May 13th, 2015

The Hugo Ballot, Part 8: Novelettes

Apparently Edward M. Lerner has been writing in the universe of "Championship B'tok" for years.  According to Analog two books are already out, and according to Amazon there will eventually be eight.  Which relieves me no end -- I thought it was my fault that I couldn't follow parts of "Championship," when really I was missing hundreds of pages of backstory.  Here's a summary, but I have to warn you that I might be completely wrong about some of this, or maybe all of it.

We start with Lyle Logan, heading through space to repair a mining ship.  He reaches his destination, leaves his ship -- and something jabs him in the back, while a voice says, "Do not move."  We never hear from Lyle again.

Then we meet Carl Rowland on Ariel, a moon of Uranus.  Once, we're told, "he had gone by a different name, had worn a different face."  Do we find out why?  Not a chance.

Next up: Corinne Elman, come to interview the Foremost, Glithwah, of a group of aliens known as Snakes.  Back to Carl again, talking to Danica, who's there to inspect a run of Snake industrial accidents.  Carl and Danica bandy theories about, with both of them concluding that the Snakes are up to something, maybe collecting the insurance from the accidents to buy alien tech.  And then other things happen -- Carl plays B'tok (a game like chess) with Glithwah while they both try to discover what the other is hiding, Corinne goes out to inspect humanity's second starship, a Snake sculptor comes under suspicion… Meanwhile, there's evidence of a conspiracy going back half a billion years.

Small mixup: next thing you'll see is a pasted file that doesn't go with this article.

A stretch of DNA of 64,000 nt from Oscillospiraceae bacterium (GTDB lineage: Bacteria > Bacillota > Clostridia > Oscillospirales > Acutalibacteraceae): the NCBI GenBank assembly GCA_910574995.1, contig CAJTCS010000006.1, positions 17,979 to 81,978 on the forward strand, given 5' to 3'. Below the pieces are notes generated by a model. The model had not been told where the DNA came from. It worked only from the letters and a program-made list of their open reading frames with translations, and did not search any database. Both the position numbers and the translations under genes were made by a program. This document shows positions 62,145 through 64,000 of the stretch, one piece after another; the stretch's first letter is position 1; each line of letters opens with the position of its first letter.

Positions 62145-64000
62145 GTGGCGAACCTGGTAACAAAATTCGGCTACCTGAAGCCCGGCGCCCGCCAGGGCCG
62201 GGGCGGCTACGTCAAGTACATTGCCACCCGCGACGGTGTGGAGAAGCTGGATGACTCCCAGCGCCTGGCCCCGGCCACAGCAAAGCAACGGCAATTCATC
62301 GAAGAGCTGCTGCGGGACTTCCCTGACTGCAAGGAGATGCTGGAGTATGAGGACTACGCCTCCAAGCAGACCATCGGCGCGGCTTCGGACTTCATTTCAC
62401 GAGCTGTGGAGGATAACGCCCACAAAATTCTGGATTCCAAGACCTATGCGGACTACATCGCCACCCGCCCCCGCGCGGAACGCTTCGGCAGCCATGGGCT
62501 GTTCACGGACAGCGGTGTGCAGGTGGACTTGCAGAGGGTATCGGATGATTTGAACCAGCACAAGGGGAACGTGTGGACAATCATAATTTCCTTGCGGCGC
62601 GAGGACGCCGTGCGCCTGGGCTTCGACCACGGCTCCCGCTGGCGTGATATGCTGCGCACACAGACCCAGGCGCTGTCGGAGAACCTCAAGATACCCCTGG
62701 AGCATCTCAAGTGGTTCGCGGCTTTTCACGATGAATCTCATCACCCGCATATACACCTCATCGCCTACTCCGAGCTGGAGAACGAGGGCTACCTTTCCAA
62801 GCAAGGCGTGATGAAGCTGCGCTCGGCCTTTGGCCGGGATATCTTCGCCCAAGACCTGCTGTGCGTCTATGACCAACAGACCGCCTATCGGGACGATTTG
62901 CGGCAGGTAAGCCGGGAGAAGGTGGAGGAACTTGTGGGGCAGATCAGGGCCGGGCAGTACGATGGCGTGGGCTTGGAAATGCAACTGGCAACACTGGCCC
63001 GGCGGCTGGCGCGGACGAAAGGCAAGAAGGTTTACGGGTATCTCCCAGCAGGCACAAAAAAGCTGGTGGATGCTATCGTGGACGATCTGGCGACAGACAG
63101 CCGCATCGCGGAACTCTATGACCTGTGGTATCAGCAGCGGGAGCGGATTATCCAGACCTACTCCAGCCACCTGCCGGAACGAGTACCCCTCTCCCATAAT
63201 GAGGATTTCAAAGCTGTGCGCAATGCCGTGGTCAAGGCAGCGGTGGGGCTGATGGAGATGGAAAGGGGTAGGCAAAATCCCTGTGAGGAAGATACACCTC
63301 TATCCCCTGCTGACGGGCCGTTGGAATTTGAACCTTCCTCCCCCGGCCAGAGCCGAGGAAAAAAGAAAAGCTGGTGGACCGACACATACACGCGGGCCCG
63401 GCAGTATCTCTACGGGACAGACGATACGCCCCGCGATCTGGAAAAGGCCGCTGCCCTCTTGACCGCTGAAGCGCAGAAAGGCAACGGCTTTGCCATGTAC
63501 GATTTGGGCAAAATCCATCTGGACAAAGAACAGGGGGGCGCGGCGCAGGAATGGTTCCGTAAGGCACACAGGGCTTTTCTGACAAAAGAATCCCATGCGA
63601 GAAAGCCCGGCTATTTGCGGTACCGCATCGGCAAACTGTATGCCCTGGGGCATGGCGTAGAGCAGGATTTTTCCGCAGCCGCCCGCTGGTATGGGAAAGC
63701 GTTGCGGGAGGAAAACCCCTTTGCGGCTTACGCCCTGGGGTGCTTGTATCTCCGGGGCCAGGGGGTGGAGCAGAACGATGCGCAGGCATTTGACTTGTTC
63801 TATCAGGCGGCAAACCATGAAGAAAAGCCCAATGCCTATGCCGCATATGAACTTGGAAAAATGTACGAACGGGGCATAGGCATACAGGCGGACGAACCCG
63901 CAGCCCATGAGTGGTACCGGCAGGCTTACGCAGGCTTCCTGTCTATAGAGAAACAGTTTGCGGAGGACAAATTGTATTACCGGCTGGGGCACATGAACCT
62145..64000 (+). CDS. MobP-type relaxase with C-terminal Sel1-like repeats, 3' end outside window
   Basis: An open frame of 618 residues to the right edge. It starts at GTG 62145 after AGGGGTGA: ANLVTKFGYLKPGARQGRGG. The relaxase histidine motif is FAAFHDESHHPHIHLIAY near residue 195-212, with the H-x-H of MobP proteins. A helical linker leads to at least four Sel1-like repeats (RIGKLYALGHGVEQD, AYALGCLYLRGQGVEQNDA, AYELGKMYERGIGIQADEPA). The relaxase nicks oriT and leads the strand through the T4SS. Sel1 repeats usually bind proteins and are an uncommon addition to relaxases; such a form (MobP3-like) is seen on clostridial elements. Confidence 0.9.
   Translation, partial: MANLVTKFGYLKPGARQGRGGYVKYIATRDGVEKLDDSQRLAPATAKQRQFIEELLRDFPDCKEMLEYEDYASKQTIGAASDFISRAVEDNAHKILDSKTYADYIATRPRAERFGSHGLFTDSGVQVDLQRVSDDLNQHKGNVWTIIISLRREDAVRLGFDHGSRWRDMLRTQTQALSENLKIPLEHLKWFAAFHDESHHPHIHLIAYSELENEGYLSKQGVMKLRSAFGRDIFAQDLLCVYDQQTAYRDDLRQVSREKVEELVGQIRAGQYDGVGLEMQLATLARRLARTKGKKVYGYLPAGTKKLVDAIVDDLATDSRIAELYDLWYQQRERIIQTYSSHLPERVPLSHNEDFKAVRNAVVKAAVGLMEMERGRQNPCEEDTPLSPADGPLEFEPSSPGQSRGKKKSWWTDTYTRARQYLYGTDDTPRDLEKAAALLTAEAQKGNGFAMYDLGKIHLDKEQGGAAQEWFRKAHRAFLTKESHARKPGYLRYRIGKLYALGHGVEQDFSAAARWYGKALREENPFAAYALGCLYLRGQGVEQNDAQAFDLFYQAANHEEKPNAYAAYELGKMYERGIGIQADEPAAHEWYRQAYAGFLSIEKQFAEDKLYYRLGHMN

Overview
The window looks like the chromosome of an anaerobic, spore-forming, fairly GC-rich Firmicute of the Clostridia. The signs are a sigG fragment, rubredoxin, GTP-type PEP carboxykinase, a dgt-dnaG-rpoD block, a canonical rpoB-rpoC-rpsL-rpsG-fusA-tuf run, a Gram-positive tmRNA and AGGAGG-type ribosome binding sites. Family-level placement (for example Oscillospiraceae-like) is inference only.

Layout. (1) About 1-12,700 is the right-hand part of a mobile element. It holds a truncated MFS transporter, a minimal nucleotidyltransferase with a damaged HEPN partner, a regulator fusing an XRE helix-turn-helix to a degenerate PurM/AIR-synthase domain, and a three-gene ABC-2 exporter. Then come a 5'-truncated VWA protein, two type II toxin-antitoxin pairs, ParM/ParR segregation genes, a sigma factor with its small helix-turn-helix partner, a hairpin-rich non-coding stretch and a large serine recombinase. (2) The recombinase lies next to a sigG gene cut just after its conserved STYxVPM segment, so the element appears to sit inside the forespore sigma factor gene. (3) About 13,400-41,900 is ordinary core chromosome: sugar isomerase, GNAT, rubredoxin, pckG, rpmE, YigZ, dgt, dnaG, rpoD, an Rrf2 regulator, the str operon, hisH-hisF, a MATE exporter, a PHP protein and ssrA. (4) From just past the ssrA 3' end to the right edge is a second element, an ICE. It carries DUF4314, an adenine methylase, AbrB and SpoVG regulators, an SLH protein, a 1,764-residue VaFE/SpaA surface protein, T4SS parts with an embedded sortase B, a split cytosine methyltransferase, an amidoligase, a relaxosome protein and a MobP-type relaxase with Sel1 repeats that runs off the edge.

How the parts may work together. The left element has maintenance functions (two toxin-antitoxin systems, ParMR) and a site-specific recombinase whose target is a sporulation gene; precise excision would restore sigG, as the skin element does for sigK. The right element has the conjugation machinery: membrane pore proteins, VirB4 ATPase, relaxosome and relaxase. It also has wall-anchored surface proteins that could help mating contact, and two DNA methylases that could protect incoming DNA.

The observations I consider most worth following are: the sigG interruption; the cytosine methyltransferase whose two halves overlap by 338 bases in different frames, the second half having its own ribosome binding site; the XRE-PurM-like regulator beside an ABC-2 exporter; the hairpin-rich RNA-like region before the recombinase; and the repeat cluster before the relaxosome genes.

Oh, and Corinne goes missing.  Do we find out what happened to her?  What do you think?

None of this confusion is Lerner's fault, of course.  People reading the series from the beginning know why Carl had to change his identity, and if they continue they'll find out what happened to Corinne, and, probably in book eight, why life on eleven worlds all developed at the same time.  But what I said for "The Journeyman" goes for this excerpt as well -- there's no beginning, no ending, no room for character development.  There's no way to judge the big reveal at the end, because we don't get to see the big reveal at the end.  The Puppies did Lerner no favors nominating this story; I felt lost several times, and I can't be the only one.  If they really liked his writing, they should have waited and nominated the novel.

Minor nit: How is it that people in this future remember Edward R. Murrow but not World War II?